Positivity in anti-CCP or IgM RF, or both was detected in 64 (62%) patients, which showed the additional sensitivity obtained by using both tests. Although there was a good correlation between anti-CCP and IgM RF levels (rs=0.4; p<0.001), the two tests differed in their positivity and negativity (p<0.001) as only 30 of the 64 patients were both anti-CCP+ and IgM RF+, 14 were anti-CCP+/IgM RF−, and 20 were anti-CCP−/IgM RF+. Fifty (75%) of the 67 patients with erosive disease were positive for both or one of these tests, and this was significantly more often than the positivity in patients without erosive changes, which was found in 14/37 (38%) patients (p<0.001). Positivity in anti-CCP and IgM RF had good predictive ability for erosive development (p=0.019; χ2 9.93). Twenty five of 30 patients (83%) who were positive in both tests belonged to the group with erosive changes, whereas only five (17%) were found among patients with non-erosive disease. Furthermore, another 11/14 patients (79%) who were anti-CCP+/IgM RF− and 14/20 (70%) anti-CCP−/IgM RF+ were found in the erosive group.

Autoantibodies in relation to radiographic progression assessed by Larsen method

Radiographic impairment was assessed by Larsen score at baseline and again after two years. The mean (SD) Larsen score in the whole group at presentation was 13.9 (17.5) and the mean (SD) progression was 9.2 (15.0). There was a weak, but significant, correlation between baseline Larsen score in individual patients and the levels of anti-CCP antibodies (rs=0.227; p=0.02), IgM RF (rs=0.23; p=0.019), and IgA RF (rs=0.28; p=0.004) measured at the onset of the study. Furthermore, progression of the Larsen score correlated well with the initial levels of anti-CCP (rs=0.45; p<0.001), IgM RF (rs=0.3; p=0.002), IgA RF (rs=0.31; p=0.001), and IgG RF (rs=0.34; p<0.001).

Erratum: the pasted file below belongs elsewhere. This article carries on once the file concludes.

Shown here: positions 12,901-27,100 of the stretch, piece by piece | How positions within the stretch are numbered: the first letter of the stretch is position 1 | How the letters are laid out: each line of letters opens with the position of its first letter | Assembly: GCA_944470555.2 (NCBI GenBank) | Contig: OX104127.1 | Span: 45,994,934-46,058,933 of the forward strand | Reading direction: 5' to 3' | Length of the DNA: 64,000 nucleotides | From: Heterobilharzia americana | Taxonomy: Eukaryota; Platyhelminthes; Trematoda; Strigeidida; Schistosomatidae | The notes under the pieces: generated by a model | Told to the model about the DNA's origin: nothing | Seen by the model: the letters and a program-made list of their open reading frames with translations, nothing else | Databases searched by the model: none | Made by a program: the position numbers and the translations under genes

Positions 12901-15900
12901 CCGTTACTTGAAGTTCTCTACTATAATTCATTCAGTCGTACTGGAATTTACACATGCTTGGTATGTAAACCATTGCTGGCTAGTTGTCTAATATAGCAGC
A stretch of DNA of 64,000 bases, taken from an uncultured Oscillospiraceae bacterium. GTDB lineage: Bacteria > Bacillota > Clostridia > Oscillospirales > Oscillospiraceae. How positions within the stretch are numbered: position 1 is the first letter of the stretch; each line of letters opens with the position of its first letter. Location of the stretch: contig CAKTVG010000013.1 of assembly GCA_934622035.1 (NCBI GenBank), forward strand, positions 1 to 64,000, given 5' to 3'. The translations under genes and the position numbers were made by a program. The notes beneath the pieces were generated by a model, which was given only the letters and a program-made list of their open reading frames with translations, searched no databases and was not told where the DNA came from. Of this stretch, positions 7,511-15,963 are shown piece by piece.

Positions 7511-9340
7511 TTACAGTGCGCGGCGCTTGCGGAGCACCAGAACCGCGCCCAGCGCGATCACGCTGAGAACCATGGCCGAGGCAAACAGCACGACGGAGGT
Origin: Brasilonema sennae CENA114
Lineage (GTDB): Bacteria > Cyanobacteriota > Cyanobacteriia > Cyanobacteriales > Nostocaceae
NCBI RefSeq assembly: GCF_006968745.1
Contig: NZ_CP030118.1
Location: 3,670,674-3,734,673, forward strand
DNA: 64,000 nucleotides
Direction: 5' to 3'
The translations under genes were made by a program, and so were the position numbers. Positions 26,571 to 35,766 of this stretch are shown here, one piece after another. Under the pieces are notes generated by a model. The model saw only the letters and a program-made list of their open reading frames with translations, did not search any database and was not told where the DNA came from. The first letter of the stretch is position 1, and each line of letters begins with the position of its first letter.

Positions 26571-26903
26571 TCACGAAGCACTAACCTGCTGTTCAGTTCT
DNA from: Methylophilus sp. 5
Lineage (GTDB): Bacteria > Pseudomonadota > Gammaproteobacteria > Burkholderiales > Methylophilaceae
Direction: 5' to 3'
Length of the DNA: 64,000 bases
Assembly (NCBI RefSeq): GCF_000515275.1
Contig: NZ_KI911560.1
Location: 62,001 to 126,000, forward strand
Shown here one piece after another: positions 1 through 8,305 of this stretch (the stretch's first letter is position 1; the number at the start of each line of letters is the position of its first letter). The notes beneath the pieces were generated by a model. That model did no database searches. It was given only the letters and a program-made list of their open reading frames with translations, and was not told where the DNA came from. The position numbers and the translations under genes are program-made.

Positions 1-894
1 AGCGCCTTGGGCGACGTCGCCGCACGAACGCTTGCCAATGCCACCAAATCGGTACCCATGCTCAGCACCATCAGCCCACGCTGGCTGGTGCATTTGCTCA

An analysis of the results, carried out separately for the two groups according to whether any radiological progression in Larsen score occurred (radiographic progressors) or not (radiographic non-progressors) during the two years of follow up, showed significant differences in anti-CCP, IgM RF, IgA RF, IgG RF levels and in anti-CCP, IgM RF, IgA RF, IgG RF, AKA, and APF status (table 2). Similarly, increased levels of anti-CCP and RF isotypes or an increased frequency of anti-CCP, RF isotypes, AKA, and APF positivity were found in a group with significant progression defined as an increase in the Larsen score of 10 or more (fast progressors) (table 3).

Table 2

Serum levels and status of anti-CCP, IgM RF, IgA RF, IgG RF, APF, and AKA in patients who showed any radiographic progression in Larsen score (radiographic progressors) and in those who did not have any increase in Larsen score after two years’ follow up (radiographic non-progressors). Results are shown as No (%) unless otherwise stated

Table 3

Anti-CCP, IgM RF, IgA RF, IgG RF, APF and AKA levels and status measured at the beginning of the study in patients designated as fast progressors (Larsen score progression >10) and slow progressors (Larsen score <10) after two years of follow up. Results are shown as No (%) unless otherwise stated

Positivity in anti-CCP and IgM RF is well associated with progression in the Larsen score (p<0.001; χ2 24.0). Twenty three of 30 patients (77%) who were positive for both tests belonged to the group with progression in Larsen score, whereas only 7/30 (23%) were found among patients with non-erosive disease. Furthermore, another 10/14 patients (71%) who were anti-CCP+/IgM RF− were found in the erosive group.